3. The token device (100) of claim 1 wherein said user interface further comprises a user-operated mechanism for data entry.
    4. The token device (100) of claims 1 or 3 wherein said user-operated mechanism comprises a keyboard comprising at least one button (101-103).
    5. The token device (100) of any of claims 1, 3 or 4, further adapted to support event-based dynamic passwords.
    6. The token device (100) of claim 1 or any of claims 3 to 5, further adapted to support time-based dynamic passwords or time-based signatures.
    7. The token device (100) of claim 6 further comprising an internal clock (160)
    8. The token device (100) of any of the preceding claims, wherein said one or more batteries (158) are exchangeable.
    9. The token device (100) of claim 1 or any of claims 3 to 8, further adapted to request a PIN.
    10. The token device (100) of claim 1 or any of claims 3 to 9 further adapted to derive a secret from data provided by said smart card (105, 154) inserted in said smart card reader (104, 150).
    11. The token device (100) of any of the preceding claims, further adapted to exchange a dynamic key, questions or responses with said computer (140) over said USB connector (159) when operated in the connected mode
    EP10186185.4A 2000-02-18 2001-02-20 Token device having a USB connector Active EP2290577B1 (en)

    Priority Applications (2)

    Application Number Priority Date Filing Date Title
    US18364000P true 2000-02-18 2000-02-18
    EP01910964A EP1277162A4 (en) 2000-02-18 2001-02-20 Field programmable smart card terminal and token device

    Related Parent Applications (2)

    Application Number Title Priority Date Filing Date
    EP01910964.4 Division 2001-02-20
    EP01910964A Division EP1277162A4 (en) 2000-02-18 2001-02-20 Field programmable smart card terminal and token device

    Publications (3)

    Publication Number Publication Date
    EP2290577A2 EP2290577A2 (en) 2011-03-02
    EP2290577A3 EP2290577A3 (en) 2012-06-13
    EP2290577B1 true EP2290577B1 (en) 2017-08-16

    Family

    ID=22673687

    Family Applications (2)

    Application Number Title Priority Date Filing Date
    EP10186185.4A Active EP2290577B1 (en) 2000-02-18 2001-02-20 Token device having a USB connector
    EP01910964A Ceased EP1277162A4 (en) 2000-02-18 2001-02-20 Field programmable smart card terminal and token device

    Family Applications After (1)

    Application Number Title Priority Date Filing Date
    EP01910964A Ceased EP1277162A4 (en) 2000-02-18 2001-02-20 Field programmable smart card terminal and token device

    Country Status (5)

    Country Link
    US (2) US8949608B2 (en)
    EP (2) EP2290577B1 (en)
    AU (1) AU3851901A (en)
    CA (1) CA2400440C (en)
    WO (1) WO2001061620A1 (en)

    Families Citing this family (178)

    * Cited by examiner, † Cited by third party
    Publication number Priority date Publication date Assignee Title
    JP2001188686A (en) * 1999-10-22 2001-07-10 Sony Corp Data rewriting device, control method, and recording medium
    FR2809892B1 (en) * 2000-05-31 2002-09-06 Gemplus Card Int Process for protection against fraudulent alteration of data sent to a secure electronic medium
    WO2002048846A2 (en) * 2000-12-14 2002-06-20 Quizid Technologies Limited An authentication system
    US7111789B2 (en) * 2001-08-31 2006-09-26 Arcot Systems, Inc. Enhancements to multi-party authentication and other protocols
    US7779267B2 (en) * 2001-09-04 2010-08-17 Hewlett-Packard Development Company, L.P. Method and apparatus for using a secret in a distributed computing system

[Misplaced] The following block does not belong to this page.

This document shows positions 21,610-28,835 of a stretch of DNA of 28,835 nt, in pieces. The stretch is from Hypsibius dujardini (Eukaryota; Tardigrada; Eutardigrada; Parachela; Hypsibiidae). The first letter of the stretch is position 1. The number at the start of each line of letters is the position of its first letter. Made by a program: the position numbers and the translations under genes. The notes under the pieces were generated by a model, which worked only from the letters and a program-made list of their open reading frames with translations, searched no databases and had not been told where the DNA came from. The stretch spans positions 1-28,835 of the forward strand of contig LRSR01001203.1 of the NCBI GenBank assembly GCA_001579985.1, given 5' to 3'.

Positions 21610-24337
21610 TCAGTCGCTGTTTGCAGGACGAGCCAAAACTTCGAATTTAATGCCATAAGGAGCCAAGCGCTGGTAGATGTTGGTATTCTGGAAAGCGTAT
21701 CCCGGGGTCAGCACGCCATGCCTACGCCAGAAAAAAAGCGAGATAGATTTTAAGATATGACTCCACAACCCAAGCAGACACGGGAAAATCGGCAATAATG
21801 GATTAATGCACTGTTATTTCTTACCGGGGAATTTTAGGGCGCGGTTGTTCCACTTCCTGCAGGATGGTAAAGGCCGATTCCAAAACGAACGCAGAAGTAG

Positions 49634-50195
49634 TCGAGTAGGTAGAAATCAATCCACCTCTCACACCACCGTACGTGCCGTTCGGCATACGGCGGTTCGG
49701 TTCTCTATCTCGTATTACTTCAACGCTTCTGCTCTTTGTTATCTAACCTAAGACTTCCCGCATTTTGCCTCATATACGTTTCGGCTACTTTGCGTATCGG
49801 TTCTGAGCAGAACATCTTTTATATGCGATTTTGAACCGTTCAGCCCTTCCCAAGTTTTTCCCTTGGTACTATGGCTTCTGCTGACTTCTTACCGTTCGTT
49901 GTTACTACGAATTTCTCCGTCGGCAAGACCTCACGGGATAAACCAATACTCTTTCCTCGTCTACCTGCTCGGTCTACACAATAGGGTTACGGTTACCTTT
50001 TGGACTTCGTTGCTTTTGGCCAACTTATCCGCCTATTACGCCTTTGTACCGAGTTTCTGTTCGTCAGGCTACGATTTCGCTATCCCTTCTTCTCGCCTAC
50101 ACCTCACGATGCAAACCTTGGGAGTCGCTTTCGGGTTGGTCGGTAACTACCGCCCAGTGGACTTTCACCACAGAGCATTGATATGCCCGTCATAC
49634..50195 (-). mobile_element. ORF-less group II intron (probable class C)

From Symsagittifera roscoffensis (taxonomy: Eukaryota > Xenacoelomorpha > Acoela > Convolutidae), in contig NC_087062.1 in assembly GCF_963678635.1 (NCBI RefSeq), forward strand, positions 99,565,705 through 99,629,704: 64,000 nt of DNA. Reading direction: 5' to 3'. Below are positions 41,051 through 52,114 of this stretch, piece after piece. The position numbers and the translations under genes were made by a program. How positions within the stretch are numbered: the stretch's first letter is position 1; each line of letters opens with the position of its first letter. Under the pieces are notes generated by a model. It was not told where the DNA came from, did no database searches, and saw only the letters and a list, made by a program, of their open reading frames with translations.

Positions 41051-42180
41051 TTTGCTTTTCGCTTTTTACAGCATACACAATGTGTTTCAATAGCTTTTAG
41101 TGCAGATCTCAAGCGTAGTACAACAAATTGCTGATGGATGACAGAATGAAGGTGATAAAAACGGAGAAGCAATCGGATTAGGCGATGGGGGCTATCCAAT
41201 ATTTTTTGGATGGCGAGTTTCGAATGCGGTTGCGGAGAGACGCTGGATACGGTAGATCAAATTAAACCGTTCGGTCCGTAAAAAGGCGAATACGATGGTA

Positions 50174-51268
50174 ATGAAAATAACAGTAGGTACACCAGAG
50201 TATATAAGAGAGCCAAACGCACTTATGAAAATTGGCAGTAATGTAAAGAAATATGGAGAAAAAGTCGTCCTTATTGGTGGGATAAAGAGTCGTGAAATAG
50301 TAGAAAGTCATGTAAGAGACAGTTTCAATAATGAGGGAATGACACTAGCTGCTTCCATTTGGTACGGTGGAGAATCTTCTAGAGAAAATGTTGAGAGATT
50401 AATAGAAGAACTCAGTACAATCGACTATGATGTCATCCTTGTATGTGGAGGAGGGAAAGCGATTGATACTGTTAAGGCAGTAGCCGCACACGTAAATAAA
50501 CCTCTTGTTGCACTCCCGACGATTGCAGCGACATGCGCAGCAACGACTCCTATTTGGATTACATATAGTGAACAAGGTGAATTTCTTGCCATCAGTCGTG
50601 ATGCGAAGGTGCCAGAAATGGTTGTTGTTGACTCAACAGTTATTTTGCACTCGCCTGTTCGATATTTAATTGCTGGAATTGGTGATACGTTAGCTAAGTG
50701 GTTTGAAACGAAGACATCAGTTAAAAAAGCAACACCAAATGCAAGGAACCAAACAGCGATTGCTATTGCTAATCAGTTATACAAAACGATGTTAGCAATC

ES2344503T3 (en) * 2001-10-12 2010-08-30 Gemalto Sa Method and billing device in a mobile pack radiocommunication network.
    WO2003044721A2 (en) 2001-11-19 2003-05-30 Burchette Robert L Jr Transaction card system having security against unauthorized usage
    US7475250B2 (en) 2001-12-19 2009-01-06 Northrop Grumman Corporation Assignment of user certificates/private keys in token enabled public key infrastructure system
    MY130312A (en) * 2002-03-12 2007-06-29 Alif Mfg Sdn Bhd Method and apparatus for providing prepaid telephone service
    US20040203636A1 (en) * 2002-04-26 2004-10-14 Wesley Chan Service delivery terminal and method
    GB0210692D0 (en) 2002-05-10 2002-06-19 Assendon Ltd Smart card token for remote authentication
    US8010405B1 (en) 2002-07-26 2011-08-30 Visa Usa Inc. Multi-application smart card device software solution for smart cardholder reward selection and redemption
    US20050044385A1 (en) * 2002-09-09 2005-02-24 John Holdsworth Systems and methods for secure authentication of electronic transactions
    EP1547298B1 (en) * 2002-09-09 2016-12-14 U.S. Encode Corporation Systems and methods for secure authentication of electronic transactions
    US8626577B2 (en) 2002-09-13 2014-01-07 Visa U.S.A Network centric loyalty system
    US9852437B2 (en) 2002-09-13 2017-12-26 Visa U.S.A. Inc. Opt-in/opt-out in loyalty system
    US8015060B2 (en) 2002-09-13 2011-09-06 Visa Usa, Inc. Method and system for managing limited use coupon and coupon prioritization
    AU2003277045A1 (en) * 2002-10-02 2004-04-23 Discover Financial Services, Inc. Multi-fonction credit card and case
    US20040090473A1 (en) * 2002-11-08 2004-05-13 Bryan Scott Performance enhancement and upgrade attachment for a handheld computer
    US6776332B2 (en) * 2002-12-26 2004-08-17 Micropin Technologies Inc. System and method for validating and operating an access card
    US7827077B2 (en) 2003-05-02 2010-11-02 Visa U.S.A. Inc. Method and apparatus for management of electronic receipts on portable devices
    US7519989B2 (en) * 2003-07-17 2009-04-14 Av Thenex Inc. Token device that generates and displays one-time passwords and that couples to a computer for inputting or receiving data for generating and outputting one-time passwords and other functions